District Attorney Jay Gaither accused of sexual harassment
District Attorney James C. Gaither is accused in a civil suit filed Thursday in U.S. District Court of sexually harassing a young assistant district attorney over a three-month period in 2013.
Whitney Nicole Shaffer, 27, of Hendersonville alleges among other things that Gaither, who is married, frequently came to her office and said inappropriate things, groped her, tried to kiss her, tried to force him to touch her and sent her numerous sexually suggestive text messages, a number of which are quoted in the lawsuit.
Gaither said late Thursday afternoon that Shaffer was fired for sleeping with a local defense attorney and is trying to retaliate against him.
"In April of 2013, Nikki Shaffer was cauight in bed with a local defense attorney who appeared regularly before her in court," Gaither said. "The attorney's wife brought this to my attention and I told Nikki she had to find another place to work. Since that time she has engaged in a campaign and vendetta against me. This is all an effort on her part to smear me."
Shaffer -- whose father is Rick Shaffer, the district attorney for Cleveland and Lincoln counties -- was hired starting Feb. 1, 2013, to work in the district courthouse in Hickory, not the county courthouse in Newton, where Gaither's office is.
The lawsuit said that Shaffer's predecessor in the Hickory office told her that Gaither came there only once every couple of months, but from the beginning Gaither arrived almost once or twice a week, usually late in the day, often appeared to have been drinking and made inappropriate and even threatening comments. He also told her throughout her time working there that he was "a very powerful man and was not afraid to use his power in favor of those who supported him and against those that crossed him," the suit said.
One afternoon in late April 2013, Gaither insisted on taking Shaffer to dinner, the suit said. "He drank heavily during the meal, and made several inappropriate sexual comments to her, demanding that she tell him about her sexual history," and asked whether "this would be a bad time to hit on (her)," it said.
After dinner, back in the car, Gaither groped Shaffer's thigh, the suit said, and after Shaffer protested Gaither stopped at a convenience store, bought a beer and drove to his lake house while drinking the beer. Outside the house, Gaither tried to kiss her and force her to touch him and tried to get her to go inside the house, but Shaffer refused, and Gaither eventually agreed to take her back to her office.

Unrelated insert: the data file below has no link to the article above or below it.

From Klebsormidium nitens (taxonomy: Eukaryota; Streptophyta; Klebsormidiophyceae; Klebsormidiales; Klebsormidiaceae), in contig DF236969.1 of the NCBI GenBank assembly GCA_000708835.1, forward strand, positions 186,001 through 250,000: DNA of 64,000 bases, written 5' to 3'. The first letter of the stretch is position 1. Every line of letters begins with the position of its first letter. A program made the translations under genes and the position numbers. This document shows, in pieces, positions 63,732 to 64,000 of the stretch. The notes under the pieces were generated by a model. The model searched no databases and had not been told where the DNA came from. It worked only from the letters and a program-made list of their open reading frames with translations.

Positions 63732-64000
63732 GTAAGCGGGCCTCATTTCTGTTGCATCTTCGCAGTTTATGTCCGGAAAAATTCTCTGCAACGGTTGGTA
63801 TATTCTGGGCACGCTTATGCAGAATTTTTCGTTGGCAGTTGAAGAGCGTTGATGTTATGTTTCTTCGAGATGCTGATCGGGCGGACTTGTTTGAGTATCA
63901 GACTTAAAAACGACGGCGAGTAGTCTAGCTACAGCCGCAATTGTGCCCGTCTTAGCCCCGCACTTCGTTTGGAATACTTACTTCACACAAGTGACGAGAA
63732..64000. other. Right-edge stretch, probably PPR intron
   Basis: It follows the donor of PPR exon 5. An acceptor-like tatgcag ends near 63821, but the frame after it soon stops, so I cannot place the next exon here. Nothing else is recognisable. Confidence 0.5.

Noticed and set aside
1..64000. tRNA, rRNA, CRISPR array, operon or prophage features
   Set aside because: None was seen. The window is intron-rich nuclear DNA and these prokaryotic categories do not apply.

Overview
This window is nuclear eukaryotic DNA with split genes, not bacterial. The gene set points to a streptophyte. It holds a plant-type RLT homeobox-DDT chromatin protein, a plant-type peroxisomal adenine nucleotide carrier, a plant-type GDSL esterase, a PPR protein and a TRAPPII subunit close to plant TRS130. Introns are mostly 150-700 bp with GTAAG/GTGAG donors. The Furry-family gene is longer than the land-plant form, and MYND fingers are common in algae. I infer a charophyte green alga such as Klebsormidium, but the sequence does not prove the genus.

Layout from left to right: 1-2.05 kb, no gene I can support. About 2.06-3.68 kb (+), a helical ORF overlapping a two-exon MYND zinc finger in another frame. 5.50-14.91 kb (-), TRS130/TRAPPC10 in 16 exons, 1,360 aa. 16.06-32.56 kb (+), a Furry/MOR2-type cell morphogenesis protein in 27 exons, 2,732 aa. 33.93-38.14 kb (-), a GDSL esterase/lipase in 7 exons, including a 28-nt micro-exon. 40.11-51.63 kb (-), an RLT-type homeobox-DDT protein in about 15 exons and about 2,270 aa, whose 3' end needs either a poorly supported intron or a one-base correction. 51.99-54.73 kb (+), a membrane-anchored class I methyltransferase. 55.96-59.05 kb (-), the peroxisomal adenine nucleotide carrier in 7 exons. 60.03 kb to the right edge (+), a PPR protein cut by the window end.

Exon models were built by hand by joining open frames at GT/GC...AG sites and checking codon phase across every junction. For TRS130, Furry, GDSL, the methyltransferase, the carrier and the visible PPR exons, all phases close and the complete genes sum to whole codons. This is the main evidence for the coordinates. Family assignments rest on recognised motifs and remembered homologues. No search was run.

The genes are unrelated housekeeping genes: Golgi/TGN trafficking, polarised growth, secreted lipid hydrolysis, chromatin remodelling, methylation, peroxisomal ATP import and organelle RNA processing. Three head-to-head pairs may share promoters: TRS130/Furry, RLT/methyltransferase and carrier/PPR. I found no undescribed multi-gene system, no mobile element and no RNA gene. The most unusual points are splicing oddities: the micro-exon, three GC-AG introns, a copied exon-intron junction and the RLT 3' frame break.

The text messages began in April 2013, the suit said. Among the texts quoted in the suit, and included in an exhibit attached to the suit, are, "I've laid hands on you and love the feel of your body," "What I would appreciate is some aggression from ur end," and "Nikki not sure if ur a study in contrasts or what ... no sex since August?"
The harassment got to the point that Shaffer was in fear for both her job and physical safety, the suit said. On May 5, 2013, she resigned, texting to Gaither that she left her resignation letter in her office.
The suit also alleges that since her resignation, Gaither has falsely told others, including at least two lawyers and a judge, that she was fired for misconduct.
The suit seeks punitive damages based on sexual harassment, a hostile work environment and actions that violate the Civil Rights Act of 1964.
The lawsuit was not filed sooner because Shaffer filed a complaint Oct. 25 with the Equal Employment Opportunity Commission, the lawsuit said. As the EEOC's 180-day period to issue a decision was expiring, her attorneys sought a "Right to Sue" letter from the U.S. Department of Justice. That letter was received June 11, allowing the lawsuit to be prepared.